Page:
Turkey will not withdraw from army posts in Syria’s Idlib

Above, a Turkish military observation points in Syria’s northern Idlib province, one of the 12 bases that were established under a September 2018 between Moscow and Ankara. (AFP)
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Updated 29 December 2019

Turkey will not withdraw from army posts in Syria’s Idlib

  • Observation posts were established under a September 2018 deal between Syrian regime ally Moscow and Ankara
  • ‘We will by no means empty those 12 observation posts, we will not leave there’

ISTANBUL: Turkey will not withdraw from its observation posts in Syrian rebel bastion province of Idlib which has seen an increase in violence carried out by regime forces supported by Russian airstrikes, the defense minister said.
The posts were established under a September 2018 deal between Syrian regime ally Moscow and Ankara, which backs the rebels, to avert an all-out Syrian government onslaught in Idlib.
Government forces surrounded one of 12 Turkish observation post in Idlib province on Monday after overrunning nearby areas in a push to take the last opposition holdout, according to the Syrian Observatory for Human Rights.
“We respect the agreement reached with Russia and we expect Russia to abide by this agreement,” Turkish Defense Minister Hulusi Akar said in comments published on Sunday on the defense ministry’s Twitter account.
“We will by no means empty those 12 observation posts, we will not leave there,” Akar said.
His comments came during a visit together with top army commanders to the southern province of Hatay on the Syrian border to inspect Turkish troops on Saturday.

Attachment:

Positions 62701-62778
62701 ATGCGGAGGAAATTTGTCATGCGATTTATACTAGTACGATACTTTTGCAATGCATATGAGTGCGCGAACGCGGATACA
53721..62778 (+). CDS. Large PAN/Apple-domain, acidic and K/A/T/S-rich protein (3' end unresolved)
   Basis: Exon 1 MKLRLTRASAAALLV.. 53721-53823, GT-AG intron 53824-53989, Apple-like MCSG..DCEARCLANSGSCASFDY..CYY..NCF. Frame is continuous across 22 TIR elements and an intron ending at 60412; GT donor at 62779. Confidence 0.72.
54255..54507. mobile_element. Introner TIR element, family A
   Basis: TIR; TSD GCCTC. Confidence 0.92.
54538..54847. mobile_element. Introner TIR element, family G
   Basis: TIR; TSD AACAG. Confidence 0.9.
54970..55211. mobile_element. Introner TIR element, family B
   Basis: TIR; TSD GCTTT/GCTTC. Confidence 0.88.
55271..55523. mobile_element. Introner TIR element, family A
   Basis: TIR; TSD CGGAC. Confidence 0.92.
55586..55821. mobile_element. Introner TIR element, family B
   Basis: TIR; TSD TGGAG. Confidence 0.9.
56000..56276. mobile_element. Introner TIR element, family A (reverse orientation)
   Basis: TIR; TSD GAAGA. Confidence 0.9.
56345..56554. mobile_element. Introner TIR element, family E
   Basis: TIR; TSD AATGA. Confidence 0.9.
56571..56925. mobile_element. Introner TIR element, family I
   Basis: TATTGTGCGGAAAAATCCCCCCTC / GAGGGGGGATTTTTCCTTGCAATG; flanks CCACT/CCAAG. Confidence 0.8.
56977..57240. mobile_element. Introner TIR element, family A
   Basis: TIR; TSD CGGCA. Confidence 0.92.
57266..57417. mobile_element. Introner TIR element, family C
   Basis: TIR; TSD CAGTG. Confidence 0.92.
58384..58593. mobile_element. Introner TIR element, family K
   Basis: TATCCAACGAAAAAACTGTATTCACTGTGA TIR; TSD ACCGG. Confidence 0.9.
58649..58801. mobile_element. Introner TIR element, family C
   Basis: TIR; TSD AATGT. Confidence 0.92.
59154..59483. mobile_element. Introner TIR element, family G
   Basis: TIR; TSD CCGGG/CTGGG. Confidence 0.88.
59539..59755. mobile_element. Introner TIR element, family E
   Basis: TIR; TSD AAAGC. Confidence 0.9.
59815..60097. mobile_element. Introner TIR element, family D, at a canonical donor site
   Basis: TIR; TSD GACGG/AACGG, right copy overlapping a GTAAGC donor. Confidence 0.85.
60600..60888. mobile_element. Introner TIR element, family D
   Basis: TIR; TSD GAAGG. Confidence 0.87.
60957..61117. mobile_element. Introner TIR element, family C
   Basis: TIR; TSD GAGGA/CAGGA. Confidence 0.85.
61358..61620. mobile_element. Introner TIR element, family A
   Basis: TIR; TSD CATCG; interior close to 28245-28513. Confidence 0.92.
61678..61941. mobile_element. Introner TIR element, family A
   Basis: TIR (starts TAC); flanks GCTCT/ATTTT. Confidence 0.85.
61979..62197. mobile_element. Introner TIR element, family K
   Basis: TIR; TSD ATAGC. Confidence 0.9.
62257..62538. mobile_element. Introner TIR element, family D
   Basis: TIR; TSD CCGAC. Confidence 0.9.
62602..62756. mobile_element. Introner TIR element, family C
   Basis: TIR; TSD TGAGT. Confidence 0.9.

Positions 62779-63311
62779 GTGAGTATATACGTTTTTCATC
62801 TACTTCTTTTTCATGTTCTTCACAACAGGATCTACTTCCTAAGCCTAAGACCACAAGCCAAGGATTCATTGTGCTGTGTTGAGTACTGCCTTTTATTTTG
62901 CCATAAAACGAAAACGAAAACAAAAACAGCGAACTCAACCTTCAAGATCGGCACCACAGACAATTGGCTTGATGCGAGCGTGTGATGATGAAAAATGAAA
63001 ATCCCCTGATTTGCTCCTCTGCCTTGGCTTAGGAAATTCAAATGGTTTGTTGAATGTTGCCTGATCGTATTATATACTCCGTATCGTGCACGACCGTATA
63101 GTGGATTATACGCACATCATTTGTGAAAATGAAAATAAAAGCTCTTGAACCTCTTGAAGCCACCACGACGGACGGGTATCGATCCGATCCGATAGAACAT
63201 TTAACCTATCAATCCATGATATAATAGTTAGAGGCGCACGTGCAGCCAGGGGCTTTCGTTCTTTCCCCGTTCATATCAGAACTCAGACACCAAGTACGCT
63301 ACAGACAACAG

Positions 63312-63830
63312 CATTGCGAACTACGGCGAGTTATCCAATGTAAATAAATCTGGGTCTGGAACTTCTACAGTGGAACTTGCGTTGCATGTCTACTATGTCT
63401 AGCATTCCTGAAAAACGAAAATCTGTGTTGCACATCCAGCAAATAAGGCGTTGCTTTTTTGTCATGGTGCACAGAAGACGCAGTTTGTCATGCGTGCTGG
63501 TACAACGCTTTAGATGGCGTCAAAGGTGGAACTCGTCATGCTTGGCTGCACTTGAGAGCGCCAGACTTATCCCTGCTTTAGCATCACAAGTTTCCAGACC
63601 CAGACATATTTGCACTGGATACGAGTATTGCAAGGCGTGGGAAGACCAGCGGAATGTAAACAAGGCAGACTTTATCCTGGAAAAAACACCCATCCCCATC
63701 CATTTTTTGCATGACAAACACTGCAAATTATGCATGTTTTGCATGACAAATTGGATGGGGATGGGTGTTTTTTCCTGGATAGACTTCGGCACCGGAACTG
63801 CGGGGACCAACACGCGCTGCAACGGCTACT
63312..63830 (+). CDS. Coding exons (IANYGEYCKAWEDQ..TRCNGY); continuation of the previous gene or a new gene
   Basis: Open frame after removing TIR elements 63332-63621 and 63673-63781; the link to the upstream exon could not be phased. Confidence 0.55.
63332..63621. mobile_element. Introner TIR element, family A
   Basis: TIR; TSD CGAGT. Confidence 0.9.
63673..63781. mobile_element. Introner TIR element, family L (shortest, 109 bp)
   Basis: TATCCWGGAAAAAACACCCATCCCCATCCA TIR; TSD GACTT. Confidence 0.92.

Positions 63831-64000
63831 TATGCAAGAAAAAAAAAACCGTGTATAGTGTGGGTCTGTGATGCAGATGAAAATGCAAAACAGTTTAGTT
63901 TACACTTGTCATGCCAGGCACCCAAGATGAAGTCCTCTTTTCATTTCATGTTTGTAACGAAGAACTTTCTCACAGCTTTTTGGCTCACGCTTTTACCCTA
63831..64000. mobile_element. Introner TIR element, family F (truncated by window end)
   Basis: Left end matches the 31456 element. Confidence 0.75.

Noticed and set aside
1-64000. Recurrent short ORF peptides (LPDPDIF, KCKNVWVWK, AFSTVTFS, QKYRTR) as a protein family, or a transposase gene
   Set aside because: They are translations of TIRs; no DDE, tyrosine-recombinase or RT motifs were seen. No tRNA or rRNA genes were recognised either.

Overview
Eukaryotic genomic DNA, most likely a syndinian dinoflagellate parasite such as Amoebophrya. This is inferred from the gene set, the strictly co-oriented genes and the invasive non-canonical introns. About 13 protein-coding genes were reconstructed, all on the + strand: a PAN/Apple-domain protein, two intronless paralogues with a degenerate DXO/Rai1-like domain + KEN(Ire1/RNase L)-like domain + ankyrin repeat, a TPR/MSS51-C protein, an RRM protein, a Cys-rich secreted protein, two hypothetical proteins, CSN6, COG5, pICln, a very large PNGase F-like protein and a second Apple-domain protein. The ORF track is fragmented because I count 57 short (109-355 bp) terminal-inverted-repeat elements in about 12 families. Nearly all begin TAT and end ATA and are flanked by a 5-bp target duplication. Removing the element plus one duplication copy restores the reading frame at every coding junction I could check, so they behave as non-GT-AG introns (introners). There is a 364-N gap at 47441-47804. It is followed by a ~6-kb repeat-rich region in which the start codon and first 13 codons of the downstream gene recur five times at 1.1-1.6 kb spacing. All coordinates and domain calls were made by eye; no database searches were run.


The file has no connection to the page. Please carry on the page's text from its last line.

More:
Turkey, worried over a new wave of refugees from the Idlib region, is pressing for a fresh cease-fire deal, as it sent a delegation to Moscow on Monday.
Akar’s visit to soldiers on the border region comes as Turkey is also readying to send troops to support the UN-recognized government in Tripoli against strongman Khalifa Haftar’s self-styled Libyan National Army.
President Recep Tayyip Erdogan on Thursday said Ankara would respond to an invitation from the Libyan national unity government and Turkish parliament would vote on a motion to send troops as soon as it returns from recess as early as next month.
Ankara signed in November a security and military cooperation deal with the Tripoli-based Government of National Accord (GNA) but in order to send troops, parliament needs to vote a motion like it does for Iraq and Syria.
The official Anadolu news agency, citing sources in Erdogan’s ruling party, reported that the timetable could be brought forward and the motion could be presented to parliament speaker’s office on Monday.
The General Assembly could vote the measure in an extraordinary session on Thursday, it said.


US ambassador says ready to solve Safer tanker crisis

Updated 19 min 5 sec ago

US ambassador says ready to solve Safer tanker crisis

  • The United States is keen on helping to resolve the oil tanker crisis

RIYADH: The US ambassador to Yemen said Washington is ready to help in solving the crisis of an abandoned oil tanker off Yemen’s coast at risk of exploding. 

Ambassador Christopher Hensel stressed that the United States is keen on helping to resolve the crisis given that it poses a threat.

He also expressed his appreciation to the efforts by the Yemeni government to reach stability in the region, in remarks during a meeting with the Yemeni foriegn minister.  

With 1.1 million barrels of crude on board, the FSO Safer tanker is deteriorating badly and could rupture at any time, with disastrous results for Red Sea marine life, UN and other experts have warned.
The 45-year-old ship is anchored off the port of Hodeidah under the control of the Iran-backed Houthi militia, which initially blocked UN efforts to send a team of experts to assess its condition. Sources on Sunday said the Houthis gave the UN inspectors the green light to inspect the decaying tanker.